Act II, Scene 2 Imogen's bedchamber in Cymbeline's palace: a trunk in one corner of it.

IMOGEN in bed, reading; a Lady attending

 

IMOGEN Who's there? my woman Helen?
Lady Please you, madam
IMOGEN What hour is it?
Lady Almost midnight, madam.
IMOGEN I have read three hours then: mine eyes are weak:
Fold down the leaf where I have left: to bed:
Take not away the taper, leave it burning;
And if thou canst awake by four o' the clock,
I prithee, call me. Sleep hath seized me wholly
  [Exit Lady]
  To your protection I commend me, gods.
From fairies and the tempters of the night
Guard me, beseech ye.
  [Sleeps. IACHIMO comes from the trunk]
IACHIMO The crickets sing, and man's o'er-labour'd sense
Repairs itself by rest. Our Tarquin thus
Did softly press the rushes, ere he waken'd
The chastity he wounded. Cytherea,
How bravely thou becomest thy bed, fresh lily,
And whiter than the sheets! That I might touch!
But kiss; one kiss! Rubies unparagon'd,
How dearly they do't! 'Tis her breathing that
Perfumes the chamber thus: the flame o' the taper
Bows toward her, and would under-peep her lids,
To see the enclosed lights, now canopied
Under these windows, white and azure laced
With blue of heaven's own tinct. But my design,
To note the chamber: I will write all down:
Such and such pictures; there the window; such
The adornment of her bed; the arras; figures,
Why, such and such; and the contents o' the story.
Ah, but some natural notes about her body,
Above ten thousand meaner moveables
Would testify, to enrich mine inventory.
O sleep, thou ape of death, lie dull upon her!
And be her sense but as a monument,
Thus in a chapel lying! Come off, come off:
  [Taking off her bracelet]
  As slippery as the Gordian knot was hard!
'Tis mine; and this will witness outwardly,
As strongly as the conscience does within,
To the madding of her lord. On her left breast
A mole cinque-spotted, like the crimson drops
I' the bottom of a cowslip: here's a voucher,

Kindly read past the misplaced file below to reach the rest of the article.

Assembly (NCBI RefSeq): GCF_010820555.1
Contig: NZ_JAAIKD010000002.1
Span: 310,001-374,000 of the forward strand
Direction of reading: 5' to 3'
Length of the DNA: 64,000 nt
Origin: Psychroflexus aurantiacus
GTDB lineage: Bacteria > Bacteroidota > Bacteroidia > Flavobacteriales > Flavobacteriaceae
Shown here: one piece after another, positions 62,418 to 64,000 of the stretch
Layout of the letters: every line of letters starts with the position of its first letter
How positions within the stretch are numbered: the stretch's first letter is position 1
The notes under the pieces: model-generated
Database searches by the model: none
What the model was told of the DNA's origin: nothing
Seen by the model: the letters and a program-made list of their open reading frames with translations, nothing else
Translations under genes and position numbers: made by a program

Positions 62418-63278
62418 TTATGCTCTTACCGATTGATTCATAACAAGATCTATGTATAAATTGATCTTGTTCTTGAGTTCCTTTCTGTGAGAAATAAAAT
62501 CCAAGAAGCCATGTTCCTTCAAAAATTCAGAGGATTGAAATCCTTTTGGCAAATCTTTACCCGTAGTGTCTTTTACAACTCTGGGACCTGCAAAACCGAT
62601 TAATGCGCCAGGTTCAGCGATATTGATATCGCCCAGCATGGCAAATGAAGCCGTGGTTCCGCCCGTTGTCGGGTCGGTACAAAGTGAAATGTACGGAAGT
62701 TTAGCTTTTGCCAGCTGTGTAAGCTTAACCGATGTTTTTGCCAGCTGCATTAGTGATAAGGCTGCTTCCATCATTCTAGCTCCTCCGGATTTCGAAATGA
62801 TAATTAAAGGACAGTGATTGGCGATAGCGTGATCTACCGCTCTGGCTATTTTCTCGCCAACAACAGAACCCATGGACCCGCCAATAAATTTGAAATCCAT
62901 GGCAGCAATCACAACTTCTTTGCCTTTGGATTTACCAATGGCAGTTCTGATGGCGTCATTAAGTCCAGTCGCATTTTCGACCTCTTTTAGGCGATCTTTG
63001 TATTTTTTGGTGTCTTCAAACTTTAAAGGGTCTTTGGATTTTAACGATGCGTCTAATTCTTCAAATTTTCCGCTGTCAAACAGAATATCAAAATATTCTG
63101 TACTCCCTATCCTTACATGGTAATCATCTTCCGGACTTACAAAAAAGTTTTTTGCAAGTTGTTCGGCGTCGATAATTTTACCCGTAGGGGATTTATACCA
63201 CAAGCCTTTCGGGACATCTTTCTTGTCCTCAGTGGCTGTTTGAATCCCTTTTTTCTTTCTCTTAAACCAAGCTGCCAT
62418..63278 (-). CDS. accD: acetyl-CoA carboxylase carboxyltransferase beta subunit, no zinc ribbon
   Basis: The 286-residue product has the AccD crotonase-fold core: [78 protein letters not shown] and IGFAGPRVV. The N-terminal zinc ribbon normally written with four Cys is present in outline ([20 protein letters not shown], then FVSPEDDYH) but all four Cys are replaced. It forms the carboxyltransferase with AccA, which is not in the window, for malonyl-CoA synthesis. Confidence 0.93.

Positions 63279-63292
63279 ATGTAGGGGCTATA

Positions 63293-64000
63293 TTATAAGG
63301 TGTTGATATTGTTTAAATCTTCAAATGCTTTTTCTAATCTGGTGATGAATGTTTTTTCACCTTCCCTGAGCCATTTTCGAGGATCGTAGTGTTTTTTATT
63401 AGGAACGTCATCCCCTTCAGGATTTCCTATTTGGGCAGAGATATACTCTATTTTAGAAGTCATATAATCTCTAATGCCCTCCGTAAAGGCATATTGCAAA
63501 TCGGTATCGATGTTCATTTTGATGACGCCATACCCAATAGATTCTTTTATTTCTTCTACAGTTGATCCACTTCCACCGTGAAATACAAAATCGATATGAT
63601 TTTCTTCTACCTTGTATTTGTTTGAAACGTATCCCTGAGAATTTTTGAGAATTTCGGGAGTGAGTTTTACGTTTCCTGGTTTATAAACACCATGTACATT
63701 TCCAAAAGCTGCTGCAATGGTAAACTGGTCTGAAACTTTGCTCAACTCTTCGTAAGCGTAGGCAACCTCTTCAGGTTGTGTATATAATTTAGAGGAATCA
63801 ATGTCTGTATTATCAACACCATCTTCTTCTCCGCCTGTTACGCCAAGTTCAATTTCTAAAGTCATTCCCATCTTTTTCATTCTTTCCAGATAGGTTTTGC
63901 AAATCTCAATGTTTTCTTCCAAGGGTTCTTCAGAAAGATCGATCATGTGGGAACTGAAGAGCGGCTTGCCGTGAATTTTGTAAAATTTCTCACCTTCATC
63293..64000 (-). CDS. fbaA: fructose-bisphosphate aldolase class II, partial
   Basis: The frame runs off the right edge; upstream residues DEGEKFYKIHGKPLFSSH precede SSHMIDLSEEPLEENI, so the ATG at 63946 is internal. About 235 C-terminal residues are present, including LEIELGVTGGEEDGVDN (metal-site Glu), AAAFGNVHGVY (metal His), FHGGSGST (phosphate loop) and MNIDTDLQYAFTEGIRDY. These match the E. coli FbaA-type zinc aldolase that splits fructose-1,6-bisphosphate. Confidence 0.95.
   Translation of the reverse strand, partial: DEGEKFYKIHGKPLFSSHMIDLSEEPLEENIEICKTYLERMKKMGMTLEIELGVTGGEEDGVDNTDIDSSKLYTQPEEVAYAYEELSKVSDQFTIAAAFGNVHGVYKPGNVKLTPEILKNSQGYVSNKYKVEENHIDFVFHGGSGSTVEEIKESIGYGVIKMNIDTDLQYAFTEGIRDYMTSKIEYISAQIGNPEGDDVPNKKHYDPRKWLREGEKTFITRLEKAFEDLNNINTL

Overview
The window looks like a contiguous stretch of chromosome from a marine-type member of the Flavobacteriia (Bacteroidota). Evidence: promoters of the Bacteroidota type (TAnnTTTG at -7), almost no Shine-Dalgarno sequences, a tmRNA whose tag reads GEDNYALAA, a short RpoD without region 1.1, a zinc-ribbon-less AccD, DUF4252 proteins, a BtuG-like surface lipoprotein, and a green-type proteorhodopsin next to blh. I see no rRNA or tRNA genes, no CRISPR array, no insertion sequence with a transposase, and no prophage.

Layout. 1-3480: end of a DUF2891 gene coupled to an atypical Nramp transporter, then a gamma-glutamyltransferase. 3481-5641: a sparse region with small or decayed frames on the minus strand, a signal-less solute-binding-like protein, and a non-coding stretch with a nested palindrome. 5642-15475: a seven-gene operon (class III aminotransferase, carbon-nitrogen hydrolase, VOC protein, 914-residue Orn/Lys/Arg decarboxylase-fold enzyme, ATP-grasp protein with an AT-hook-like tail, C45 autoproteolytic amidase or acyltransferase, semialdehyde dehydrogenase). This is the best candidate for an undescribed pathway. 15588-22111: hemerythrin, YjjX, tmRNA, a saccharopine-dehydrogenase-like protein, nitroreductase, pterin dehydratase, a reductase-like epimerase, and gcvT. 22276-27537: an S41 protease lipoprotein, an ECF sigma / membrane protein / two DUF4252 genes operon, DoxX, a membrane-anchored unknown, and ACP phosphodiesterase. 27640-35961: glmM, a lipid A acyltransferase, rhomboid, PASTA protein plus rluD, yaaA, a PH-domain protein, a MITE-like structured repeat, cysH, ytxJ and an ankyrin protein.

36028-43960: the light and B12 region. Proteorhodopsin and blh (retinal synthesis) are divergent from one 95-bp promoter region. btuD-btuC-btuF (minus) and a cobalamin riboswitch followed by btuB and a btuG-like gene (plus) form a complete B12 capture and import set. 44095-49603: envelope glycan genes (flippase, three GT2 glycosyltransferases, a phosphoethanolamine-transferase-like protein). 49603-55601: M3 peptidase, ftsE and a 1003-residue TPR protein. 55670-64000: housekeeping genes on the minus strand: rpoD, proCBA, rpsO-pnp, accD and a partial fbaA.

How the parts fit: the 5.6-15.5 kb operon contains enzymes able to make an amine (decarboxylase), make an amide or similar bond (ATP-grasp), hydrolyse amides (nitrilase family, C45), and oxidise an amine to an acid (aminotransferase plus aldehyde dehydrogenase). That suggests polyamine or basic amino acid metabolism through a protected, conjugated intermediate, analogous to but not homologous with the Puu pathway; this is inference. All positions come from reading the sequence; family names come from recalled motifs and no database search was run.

Stronger than ever law could make: this secret
Will force him think I have pick'd the lock and ta'en
The treasure of her honour. No more. To what end?
Why should I write this down, that's riveted,
Screw'd to my memory? She hath been reading late
The tale of Tereus; here the leaf's turn'd down
Where Philomel gave up. I have enough:
To the trunk again, and shut the spring of it.
Swift, swift, you dragons of the night, that dawning
May bare the raven's eye! I lodge in fear;
Though this a heavenly angel, hell is here.
  [Clock strikes]
  One, two, three: time, time!
  [Goes into the trunk. The scene closes]

 

To view other scenes from the show:

Full Text Act III, Scene 2 Another room in the palace.
Act I, Scene 1 Britain. The garden of Cymbeline's palace. Act III, Scene 3 Wales. a mountainous country with a a cave.
Act I, Scene 2 The same. A public Place Act III, Scene 4 Country near Milford Haven
Act I, Scene 3 A room in Cymbeline's palace. Act III, Scene 5 A room in Cymbeline's palace
Act I, Scene 4 Rome. Philario's house. Act III, Scene 6 Wales Before the cave of Belarius./Act III, Scene 7 Rome A public place.
Act I, Scene 5 Britain. A room in Cymbeline's palace. Act IV, Scene 1 Wales: near the cave of Belarius./Act IV, Scene 2 Before the cave of Belarius
Act I, Scene 6 The same. Another room in the palace. Act IV, Scene 3 A room in Cymbeline's palace.
Act II, Scene 1 Britain. Before Cymbeline's palace. Act IV, Scene 4 Wales: before the cave of Belarius.
Act II, Scene 2 Imogen's bedchamber in Cymbeline's palace. Act V, Scene 1 Britain. The Roman camp./Act V, Scene 2 Field of battle between the British and Roman camps.
Act II, Scene 3 An ante-chamber adjoining Imogen's apartments. Act V, Scene 3 Another part of the field.
Act II, Scene 4 Rome. Philario's house./Act II, Scene 5 Another room in Philario's house. Act V, Scene 4 A British prison.
Act III, Scene 1 A hall in Cymbeline's house Act V, Scene 5 Cymbeline's tent.

 

To view other Cymbeline sections:

Main Play Page      Play Text     Scene by Scene Synopsis     Character Directory     Commentary  

 

To view the other Plays click below:

By  Comedies    Histories    Romances    Tragedies

All's Well the Ends Well Antony & Cleopatra As You Like It Cardenio Comedy of Errors Coriolanus
Cymbeline Edward III Hamlet Henry IV, Part 1 Henry IV, Part 2 Henry V
Henry VI, Part 1 Henry VI, Part 2 Henry VI, Part 3 Henry VIII Julius Caesar King John
King Lear Love's Labours Lost Love's Labours Wonne Macbeth Measure for Measure Merchant of Venice
The Merry Wives of Windsor A Mid Summer Night's Dream  Much Ado About Nothing Othello Pericles Richard II
Richard III Romeo & Juliet Sir Thomas More Taming of the Shrew The Tempest Timon of Athens
Titus Andronicus Troilus & Cressida Twelfth Night Two Gentlemen of Verona The Two Noble Kinsman The Winter's Tale

 

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